Atlas powered websites create a richer user experience

I guess some of you may have heard about the Atlas framework Microsoft will release fairly soon. In a nutshell, it is an extension to the ASP.NET framework which makes it very easy to use Ajax. One of the common problems with Ajax technologies is that they make for very painful development as one has to juggle between “real” code and script languages. Atlas is a set of components that provide developpers with the ability to easily extend their existing applications while using a visual IDE (like Visual Studio for instance).

Now, why should users or customers care about AJAX? It is a fair question since end-users should not (and usually do not) give a damn about who coded the sites they surf through. The answer is all about user experience. The standard user interaction with a web page is “I click-I wait-I see something new-I click-I wait-aso”.  Now, with AJAX-enabled websites, parts of a page can actually refresh without the user noticing. In the end, it makes for a smoother user interaction, and ultimately it may translate into a higger transformation rate (think e-commerce here).

Anyway, if you want to feel what Atlas can do for you and how easy it is to turn your existing applications into Atlas ones, check these two links:

  • From an end-user perspective, Pageflakes, where you can create you personal mashup and share it with others; mine can be found there;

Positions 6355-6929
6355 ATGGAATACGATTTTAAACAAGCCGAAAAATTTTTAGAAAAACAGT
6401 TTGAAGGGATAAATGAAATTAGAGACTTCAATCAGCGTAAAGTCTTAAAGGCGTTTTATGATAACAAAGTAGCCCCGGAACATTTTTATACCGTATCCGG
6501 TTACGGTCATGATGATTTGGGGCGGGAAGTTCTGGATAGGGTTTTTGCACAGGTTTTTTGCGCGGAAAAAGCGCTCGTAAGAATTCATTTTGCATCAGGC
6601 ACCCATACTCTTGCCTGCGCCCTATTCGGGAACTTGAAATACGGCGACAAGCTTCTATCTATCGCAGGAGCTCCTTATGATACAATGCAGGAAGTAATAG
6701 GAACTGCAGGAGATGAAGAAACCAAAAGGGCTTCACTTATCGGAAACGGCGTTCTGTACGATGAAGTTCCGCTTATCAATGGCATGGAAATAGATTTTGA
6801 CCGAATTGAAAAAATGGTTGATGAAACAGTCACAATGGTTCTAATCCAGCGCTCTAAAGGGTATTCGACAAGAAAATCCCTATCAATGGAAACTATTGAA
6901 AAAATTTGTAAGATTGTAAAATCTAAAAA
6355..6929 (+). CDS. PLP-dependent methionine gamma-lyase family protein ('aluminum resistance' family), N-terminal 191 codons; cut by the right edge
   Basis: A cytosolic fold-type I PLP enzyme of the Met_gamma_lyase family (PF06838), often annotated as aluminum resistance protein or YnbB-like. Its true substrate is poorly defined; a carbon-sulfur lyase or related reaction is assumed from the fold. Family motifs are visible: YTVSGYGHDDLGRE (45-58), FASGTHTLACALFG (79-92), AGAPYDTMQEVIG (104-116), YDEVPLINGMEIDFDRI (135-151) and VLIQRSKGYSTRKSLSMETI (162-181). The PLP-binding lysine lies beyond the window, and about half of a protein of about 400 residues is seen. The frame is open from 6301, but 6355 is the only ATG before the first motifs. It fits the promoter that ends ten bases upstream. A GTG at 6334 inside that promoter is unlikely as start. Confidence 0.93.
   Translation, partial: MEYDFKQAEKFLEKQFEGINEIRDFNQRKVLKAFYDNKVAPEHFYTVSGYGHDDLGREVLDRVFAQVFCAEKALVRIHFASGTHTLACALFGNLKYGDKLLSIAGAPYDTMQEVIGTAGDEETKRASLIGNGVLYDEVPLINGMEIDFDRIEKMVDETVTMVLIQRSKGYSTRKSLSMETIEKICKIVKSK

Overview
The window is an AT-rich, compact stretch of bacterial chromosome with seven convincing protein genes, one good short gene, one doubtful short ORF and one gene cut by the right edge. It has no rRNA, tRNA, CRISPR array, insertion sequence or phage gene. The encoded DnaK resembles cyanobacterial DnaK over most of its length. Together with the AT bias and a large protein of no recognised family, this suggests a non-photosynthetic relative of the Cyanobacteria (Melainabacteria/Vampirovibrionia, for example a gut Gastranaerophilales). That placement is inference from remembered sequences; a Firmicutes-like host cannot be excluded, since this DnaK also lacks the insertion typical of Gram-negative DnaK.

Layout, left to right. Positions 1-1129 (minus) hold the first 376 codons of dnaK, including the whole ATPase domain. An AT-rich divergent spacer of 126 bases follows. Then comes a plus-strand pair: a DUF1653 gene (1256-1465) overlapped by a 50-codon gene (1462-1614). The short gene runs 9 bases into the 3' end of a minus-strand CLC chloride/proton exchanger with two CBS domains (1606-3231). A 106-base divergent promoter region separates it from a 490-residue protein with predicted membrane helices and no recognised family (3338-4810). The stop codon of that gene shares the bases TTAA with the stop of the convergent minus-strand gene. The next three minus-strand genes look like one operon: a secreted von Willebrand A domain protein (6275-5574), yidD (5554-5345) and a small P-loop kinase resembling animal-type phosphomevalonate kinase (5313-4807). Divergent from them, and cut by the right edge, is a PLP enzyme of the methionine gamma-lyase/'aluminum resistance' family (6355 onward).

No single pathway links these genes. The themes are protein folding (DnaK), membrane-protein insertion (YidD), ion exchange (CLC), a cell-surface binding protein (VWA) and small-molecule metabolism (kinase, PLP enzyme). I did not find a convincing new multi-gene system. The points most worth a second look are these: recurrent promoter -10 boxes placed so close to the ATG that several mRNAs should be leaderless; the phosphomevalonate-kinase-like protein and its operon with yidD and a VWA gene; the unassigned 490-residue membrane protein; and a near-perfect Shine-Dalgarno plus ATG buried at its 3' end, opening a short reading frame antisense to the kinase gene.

• From a technical perspective, short videos can be found there.
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One Response to Atlas powered websites create a richer user experience

  1. trucex says:

    Personally, I’d hardly call JavaScript “very painful.” That’s all AJAX is…a fancy term for something you do with Javascript. Theoretically, you can use VBScript as well…but it’s just not as common.

    Another thing, JavaScript is a “real” programming language. The difference between scripts and executable programs is that an executable program has been compiled before it is ever accessed. Scripts are compiled at runtime.

    HTML, CSS, XML, etc are not programming languages…they are markup and formatting languages that really just organize information…they don’t perform any real actions.

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